“We never know what a rover on another planet will encounter in terms of topography,” says Gerhard Paar of Joanneum Research company in Graz, Austria, coordinator of PRoViScout.
The PRoViScout team experimented with a rover called Idris on the Spanish island of Tenerife in September 2012. The test-run demonstrated that the vehicle’s on-board camera system could scan the terrain for hazards, pinpoint objects to study, decide which pictures to take and which to transmit back to Earth, as well as which trajectory to follow – all without receiving any instructions.
“We have assembled a complete new system in which the rover can decide where to go,” comments Paar.
Before taking a certain route, the PRoViScout rover would be able to consider the scientific value of a target, weigh the safety risks and factor in the depletion of its limited energy resources.
“One of the big challenges for a rover is simply not to get stuck,” adds Paar.
According to NASA, this is precisely what happened on 6th May 2009 to the rover Spirit, one of four vehicles that has explored Mars. More than five years into its mission, the 1.6-metre-long vehicle became trapped in soft sand and could not be freed. This sort of incident could become more likely as rovers in upcoming missions will have more range than current vehicles.
The difficulty in sending driving instructions from Earth to a rover on Mars stems from a simple matter of space and time. The average distance between the two planets is 228 million km, meaning that it takes about 10 minutes for radio signals from mission controllers on Earth to reach the red planet. If a rover is approaching either a hazard or something interesting to study, there may not be time for controllers on Earth to manoeuvre the rover away from danger or steer it towards an important scientific target.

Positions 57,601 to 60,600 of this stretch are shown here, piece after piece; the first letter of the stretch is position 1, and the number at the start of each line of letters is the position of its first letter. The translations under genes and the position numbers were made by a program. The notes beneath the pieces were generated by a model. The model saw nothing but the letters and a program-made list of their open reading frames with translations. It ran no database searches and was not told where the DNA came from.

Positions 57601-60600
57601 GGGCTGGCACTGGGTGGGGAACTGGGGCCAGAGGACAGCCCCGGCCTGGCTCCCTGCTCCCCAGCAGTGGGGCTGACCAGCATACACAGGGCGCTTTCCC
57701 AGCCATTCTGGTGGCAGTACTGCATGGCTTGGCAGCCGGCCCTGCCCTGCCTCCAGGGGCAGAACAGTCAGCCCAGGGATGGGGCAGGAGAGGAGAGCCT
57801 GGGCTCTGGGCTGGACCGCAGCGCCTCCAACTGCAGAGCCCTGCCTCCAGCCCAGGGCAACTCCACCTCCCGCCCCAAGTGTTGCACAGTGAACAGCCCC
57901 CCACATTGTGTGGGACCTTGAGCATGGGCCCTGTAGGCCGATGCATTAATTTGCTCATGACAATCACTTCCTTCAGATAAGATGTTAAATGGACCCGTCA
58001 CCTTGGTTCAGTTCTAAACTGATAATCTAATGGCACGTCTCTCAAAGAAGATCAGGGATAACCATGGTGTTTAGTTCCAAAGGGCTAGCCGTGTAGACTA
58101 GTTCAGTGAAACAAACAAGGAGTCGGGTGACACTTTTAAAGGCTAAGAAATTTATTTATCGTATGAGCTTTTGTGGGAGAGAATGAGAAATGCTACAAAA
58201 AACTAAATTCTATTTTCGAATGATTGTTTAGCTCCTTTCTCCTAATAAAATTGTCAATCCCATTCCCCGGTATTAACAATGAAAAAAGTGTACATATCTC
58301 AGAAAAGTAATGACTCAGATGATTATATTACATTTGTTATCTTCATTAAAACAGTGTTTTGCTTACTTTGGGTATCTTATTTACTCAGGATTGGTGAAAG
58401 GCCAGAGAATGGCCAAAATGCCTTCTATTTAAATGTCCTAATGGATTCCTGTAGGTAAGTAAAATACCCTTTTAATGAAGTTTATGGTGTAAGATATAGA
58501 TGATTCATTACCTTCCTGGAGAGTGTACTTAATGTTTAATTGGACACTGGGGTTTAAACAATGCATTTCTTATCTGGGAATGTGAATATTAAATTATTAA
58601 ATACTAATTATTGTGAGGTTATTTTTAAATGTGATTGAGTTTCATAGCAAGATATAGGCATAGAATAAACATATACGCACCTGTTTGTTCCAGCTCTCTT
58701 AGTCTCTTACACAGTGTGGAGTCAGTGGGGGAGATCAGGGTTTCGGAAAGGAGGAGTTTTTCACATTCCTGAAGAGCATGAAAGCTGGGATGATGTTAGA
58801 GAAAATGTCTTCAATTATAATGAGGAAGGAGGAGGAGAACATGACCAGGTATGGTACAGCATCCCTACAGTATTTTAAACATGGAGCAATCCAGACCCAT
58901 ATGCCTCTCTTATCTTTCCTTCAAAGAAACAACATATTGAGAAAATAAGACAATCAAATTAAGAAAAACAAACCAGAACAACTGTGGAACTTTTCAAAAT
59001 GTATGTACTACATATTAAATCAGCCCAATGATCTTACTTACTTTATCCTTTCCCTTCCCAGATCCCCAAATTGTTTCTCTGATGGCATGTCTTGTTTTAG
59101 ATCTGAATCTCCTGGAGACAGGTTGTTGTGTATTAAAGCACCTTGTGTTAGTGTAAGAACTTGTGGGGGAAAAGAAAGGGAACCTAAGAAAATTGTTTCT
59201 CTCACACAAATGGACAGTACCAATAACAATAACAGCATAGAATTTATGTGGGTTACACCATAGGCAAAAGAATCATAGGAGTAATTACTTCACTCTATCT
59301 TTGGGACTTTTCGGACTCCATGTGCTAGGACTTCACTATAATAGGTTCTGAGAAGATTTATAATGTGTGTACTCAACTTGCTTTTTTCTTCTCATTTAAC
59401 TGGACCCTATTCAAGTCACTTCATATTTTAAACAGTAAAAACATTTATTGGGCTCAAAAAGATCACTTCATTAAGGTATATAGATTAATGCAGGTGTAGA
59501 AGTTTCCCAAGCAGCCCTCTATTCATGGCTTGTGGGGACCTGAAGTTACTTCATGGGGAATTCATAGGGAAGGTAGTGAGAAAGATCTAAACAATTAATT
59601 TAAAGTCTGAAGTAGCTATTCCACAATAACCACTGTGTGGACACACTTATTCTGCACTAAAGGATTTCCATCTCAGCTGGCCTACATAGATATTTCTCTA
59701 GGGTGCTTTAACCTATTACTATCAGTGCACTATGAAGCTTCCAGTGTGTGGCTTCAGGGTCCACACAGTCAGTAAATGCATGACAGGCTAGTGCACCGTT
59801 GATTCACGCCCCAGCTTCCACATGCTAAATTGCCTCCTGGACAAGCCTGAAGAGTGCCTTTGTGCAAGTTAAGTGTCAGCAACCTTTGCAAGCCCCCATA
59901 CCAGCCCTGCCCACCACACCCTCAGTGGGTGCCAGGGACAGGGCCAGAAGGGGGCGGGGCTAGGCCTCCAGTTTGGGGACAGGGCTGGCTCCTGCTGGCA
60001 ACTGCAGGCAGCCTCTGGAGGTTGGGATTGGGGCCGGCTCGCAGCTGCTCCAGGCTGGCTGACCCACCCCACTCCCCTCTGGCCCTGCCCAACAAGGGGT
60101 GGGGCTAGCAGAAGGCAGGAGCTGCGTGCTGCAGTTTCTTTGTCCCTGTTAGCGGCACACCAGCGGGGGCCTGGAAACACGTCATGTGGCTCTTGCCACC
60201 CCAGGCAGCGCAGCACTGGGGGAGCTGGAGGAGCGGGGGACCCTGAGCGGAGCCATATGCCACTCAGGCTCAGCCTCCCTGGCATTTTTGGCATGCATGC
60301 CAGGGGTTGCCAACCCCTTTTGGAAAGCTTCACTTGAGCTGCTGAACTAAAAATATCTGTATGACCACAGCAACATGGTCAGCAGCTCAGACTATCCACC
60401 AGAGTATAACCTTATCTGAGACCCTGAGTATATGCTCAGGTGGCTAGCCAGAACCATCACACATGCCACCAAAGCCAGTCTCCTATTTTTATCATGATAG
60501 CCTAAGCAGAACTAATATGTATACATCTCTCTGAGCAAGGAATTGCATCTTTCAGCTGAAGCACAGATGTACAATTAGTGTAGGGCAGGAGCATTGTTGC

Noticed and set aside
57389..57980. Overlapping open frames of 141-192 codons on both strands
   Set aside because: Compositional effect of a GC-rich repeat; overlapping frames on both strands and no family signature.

Mars rovers carry a wide range of instruments. For example, various types of cameras can observe the landscape (including in 3D), zoom in on distant targets and examine the surface with close-up lenses and microscopes. Robotic arms have chemical sensors that analyse samples they collect. All these observations would be conducted more efficiently if a rover could choose its own path by using a system such as that developed by the PRoViScout team.
According to Paar, PRoViScout project’s navigation system is expected to be available for use for future missions such as Mars Sample Return in the 2020s, in which the European Space Agency (ESA) and the United States’ National Aeronautics and Space Administration (NASA) would send a vehicle to collect rock and dust samples on Mars and return them to Earth for study.
“In the future, rovers on Mars might travel a lot farther than they do today – up to tens of kilometres per day,” says Paar. “It is important they are able to decide on their own where to go and the system developed by the PRoViScout team is expected to support them in that task,” he concludes.